laptop and tablet reviews

Nexus 7: The Full Australian Review

When Asus demonstrated its ME370T at this year’s Consumer Electronics Show in Las Vegas, it impressed a lot of people. $US249 for a 7-inch, Tegra 3-powered tablet was looked like mind-blowingly good value and I, for one, couldn’t wait for it to come to market. All went quiet on the ME370T-front for months, before it was finally revealed that the tablet had piqued Google’s interests, too. 7 months went by, but finally we have the Nexus 7. You know the hype, you’ve seen the keynote, but what’s it really like for Aussies to use?

What Is It?

The Nexus 7, despite being put together from a hardware perspective by Asus, is Google’s first foray into a Nexus tablet. The Nexus line — for the uninitiated — is intended to be a “pure Google” experience, originally designed for developers, with none of the manufacturer’s crapware slowing it down. To see that design ethos applied to a tablet is very exciting.

It’s a 7-inch, rubber-backed tablet powered by a 1.3Ghz quad-core Tegra 3 and 1GB of RAM. It comes in both the 8GB and 16GB storage variants (we tested the 16GB) and it weighs just 340 grams. The screen is a 7-inch, 720p IPS display, the device is Wi-Fi only and doesn’t come with a MicroSD-card slot


If you buy it from the Google Play Store, the 8GB model will set you back $249, while the 16GB model will cost $299. If you buy it from retailers, however, you’ll be paying $318 for the 16GB model.

What’s Good?

The first thing you notice about the Nexus 7 is the clever design. Google said that they wanted to make something that had the portability of a paperback book with the intelligence of a great tablet. It wanted to give users the ability to get around and use a tablet without tiring a user’s arm out. In this area, they have definitely succeeded.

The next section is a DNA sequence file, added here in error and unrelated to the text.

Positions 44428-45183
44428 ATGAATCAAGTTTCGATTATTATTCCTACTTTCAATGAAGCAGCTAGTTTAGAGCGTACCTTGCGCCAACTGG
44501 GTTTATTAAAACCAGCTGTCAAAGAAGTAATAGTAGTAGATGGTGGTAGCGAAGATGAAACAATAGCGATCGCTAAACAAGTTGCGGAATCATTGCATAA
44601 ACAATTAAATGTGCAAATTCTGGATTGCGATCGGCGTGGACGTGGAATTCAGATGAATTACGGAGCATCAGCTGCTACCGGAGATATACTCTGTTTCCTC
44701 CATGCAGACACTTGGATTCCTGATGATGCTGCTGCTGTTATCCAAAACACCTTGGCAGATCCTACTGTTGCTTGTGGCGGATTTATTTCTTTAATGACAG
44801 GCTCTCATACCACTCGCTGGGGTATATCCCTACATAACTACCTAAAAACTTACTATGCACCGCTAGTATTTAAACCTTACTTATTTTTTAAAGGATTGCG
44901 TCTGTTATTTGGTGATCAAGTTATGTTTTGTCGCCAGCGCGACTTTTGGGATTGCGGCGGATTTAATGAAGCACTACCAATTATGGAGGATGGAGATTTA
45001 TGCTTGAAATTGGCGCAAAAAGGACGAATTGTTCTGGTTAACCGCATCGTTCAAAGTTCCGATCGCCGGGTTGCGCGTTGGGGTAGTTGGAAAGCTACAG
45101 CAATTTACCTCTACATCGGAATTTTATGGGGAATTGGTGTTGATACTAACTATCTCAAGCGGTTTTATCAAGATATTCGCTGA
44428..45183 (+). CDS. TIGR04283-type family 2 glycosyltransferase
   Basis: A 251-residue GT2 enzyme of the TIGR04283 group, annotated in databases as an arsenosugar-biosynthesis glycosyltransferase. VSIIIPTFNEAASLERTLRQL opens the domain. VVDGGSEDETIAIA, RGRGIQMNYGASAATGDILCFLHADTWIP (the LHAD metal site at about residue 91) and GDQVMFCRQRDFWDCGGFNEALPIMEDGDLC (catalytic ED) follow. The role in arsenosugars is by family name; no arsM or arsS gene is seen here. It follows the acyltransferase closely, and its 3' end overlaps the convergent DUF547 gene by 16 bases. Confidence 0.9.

The brown, curved, rubberised back panel fits into the hand nicely and it stays there too, thanks to the tiny, grippy dimples all over the back. The 7-inch form factor is perfect from a portability standpoint, but it’s not so tiny that it’s frustrating to watch, read and browse on when you get home to use it on the couch or in bed for the evening. In this way it almost flawlessly straddles the tablet and smartphone form factor.

When you actually get down to using it, the new version of Android, known as Jelly Bean, rewards you with super-fast performance coupled with smooth operation. Google tweaked a lot of things between Ice Cream Sandwich and Jelly Bean — right down to new window animations — and that care really shows.

New features in Jelly Bean include Google Now, which predicts your life as it happens and tells you what you need to know about getting around and enjoying yourself before you even ask; overhauled search including upgraded voice, which is amazing for searching through all of your apps and pulling relevant information; resizable widgets which let you take customisation to a whole new level, and new page animations which make navigating around the device a really simple experience.


One of the best things about the Nexus 7 is how easy it is to get it going. Because it’s pure Google, you don’t have to run around tending to bloatware from manufacturers during he set-up process. You set up your Google account or sign-in with one you’ve already got, and that’s it. You’re placed onto a pre-configured home screen environment that is geared to what the device is meant for: enjoying content. Your home bar contains a folder full of Google’s own apps like Earth, Plus and Currents, and it sits right next to Chrome, Music, Movies and the all-important Play Store.

Recommended apps, books and movies are intuitively presented on the second screen to the right, and it’s already got a few free books embedded on the device’s home screen to encourage you to start exploring content right away. All this comes together to make a really welcoming experience for a beginner tablet user and it’s really awesome. I feel like I could give this to my grandparents and they’d know what they were doing with minimal instruction from me.

I mentioned that it comes with all of Google’s apps pre-installed. That’s a nice touch because it couples these apps and services — like the languishing Google Plus social platform — with an enjoyable user experience. People are more likely to explore the device they’re having fun on, and by integrating these services seamlessly into the device, it’s likely to increase adoption and give Google Plus much-needed traction. To be honest, if this was my every day tablet it would probably have me using Google Plus a lot more than I do now.

Underneath all of this UI-goodness beats the heart of the Nexus 7′s 1.3Ghz Tegra 3 processor. If you’re into mobile gaming, the Nexus 7 is for you. With a quad-core processor, 1GB of RAM and a high-definition, 1280×800 IPS screen it begs to be played with.